Franz Wenzel, Graf von Kaunitz-Rietberg
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Kaunitz was the third son of the statesman Wenzel Anton von Kaunitz-Rietberg and Mary Ernestine (née Countess Starhemberg). He remained unmarried.
- Military Career
Kaunitz was given a military education and volunteered to join the Austrian army at the beginning of the Seven Years' War as an ensign in the Trautmannsdorf Cuirassiers. He transferred to the Daun Infantry Regiment in 1759, and under Field Marshal Leopold Joseph von Daun rose to the position of Wing Adjutant, distinguishing himself at the Battle of Torgau, where he was severely wounded. After the peace of Hubertusburg 1763 he was promoted Colonel of the Baden Infantry Regiment (IR) (later IR.23), and then in 1766 of the Emperor Joseph II Infantry Regiment (later IR.1). In 1773 he was promoted General-Major. In the same year he was appointed Inhaber (Proprietor) of IR.38, followed in 1785 by IR.20. Promoted Feldmarschall-Leutnant (FML) in 1783, he served as military commander in Croatia.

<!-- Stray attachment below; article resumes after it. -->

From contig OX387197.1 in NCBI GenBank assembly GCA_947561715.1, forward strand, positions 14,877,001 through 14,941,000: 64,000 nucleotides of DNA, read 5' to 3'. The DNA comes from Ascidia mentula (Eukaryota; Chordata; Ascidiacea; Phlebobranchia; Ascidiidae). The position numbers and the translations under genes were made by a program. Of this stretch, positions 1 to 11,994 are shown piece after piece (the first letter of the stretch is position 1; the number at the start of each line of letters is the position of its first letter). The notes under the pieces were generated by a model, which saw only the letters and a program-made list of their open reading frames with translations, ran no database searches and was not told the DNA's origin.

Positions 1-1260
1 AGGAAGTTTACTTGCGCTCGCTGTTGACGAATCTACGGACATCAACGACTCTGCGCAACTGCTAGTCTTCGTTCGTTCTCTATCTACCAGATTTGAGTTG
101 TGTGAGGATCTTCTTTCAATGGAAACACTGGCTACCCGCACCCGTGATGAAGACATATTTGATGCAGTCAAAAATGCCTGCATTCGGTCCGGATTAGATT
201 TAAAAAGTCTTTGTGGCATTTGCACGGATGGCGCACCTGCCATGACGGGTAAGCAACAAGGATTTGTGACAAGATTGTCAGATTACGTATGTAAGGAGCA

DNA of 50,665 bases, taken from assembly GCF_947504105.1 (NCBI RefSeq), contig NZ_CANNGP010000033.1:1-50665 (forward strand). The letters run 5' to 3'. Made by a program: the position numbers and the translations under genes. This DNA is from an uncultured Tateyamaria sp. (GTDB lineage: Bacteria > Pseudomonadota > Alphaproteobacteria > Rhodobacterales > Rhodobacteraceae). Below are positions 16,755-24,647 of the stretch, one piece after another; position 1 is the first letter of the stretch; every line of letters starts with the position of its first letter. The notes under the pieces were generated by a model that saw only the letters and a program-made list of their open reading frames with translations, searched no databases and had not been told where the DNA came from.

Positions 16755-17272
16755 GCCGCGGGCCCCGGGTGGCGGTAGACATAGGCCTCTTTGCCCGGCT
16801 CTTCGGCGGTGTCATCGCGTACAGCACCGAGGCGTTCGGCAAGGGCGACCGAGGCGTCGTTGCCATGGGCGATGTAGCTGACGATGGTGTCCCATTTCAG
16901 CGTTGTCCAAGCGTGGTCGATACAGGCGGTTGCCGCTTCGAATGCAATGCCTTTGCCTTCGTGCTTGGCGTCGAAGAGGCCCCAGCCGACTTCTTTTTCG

At the beginning of the Wars of the French Revolution, he was made Feldzeugmeister (FZM) in the Austrian Netherlands under Prince Josias of Saxe-Coburg-Saalfeld and served in the Flanders Campaign. Commanding Coburg's 27,000 man left wing, Kaunitz distinguished himself defending the line of the River Sambre in 1794, beating off Jacques Desjardin and Louis Charbonnier at the Battle of Grandreng on 13 May before completely routing the French at the Battle of Erquelinnes on 24 May. However he resigned on 30 May after the Prince of Orange was appointed over his head for political reasons. Kaunitz commanded a column at the Battle of Fleurus on 26 June.
- Death and Legacy
As the last of the family line of Kaunitz-Rietberg he died in Palais Kaunitz, Mariahilfer and was buried in the family grave in Austerlitz.
Kaunitz was a member of the Masonic Lodge in Brno.
- Fortescue p.349
- Fortescue, Sir John (1918), British Campaigns in Flanders 1690-1794 (extracts from Volume 4 of A History of the British Army), London: Macmillan.
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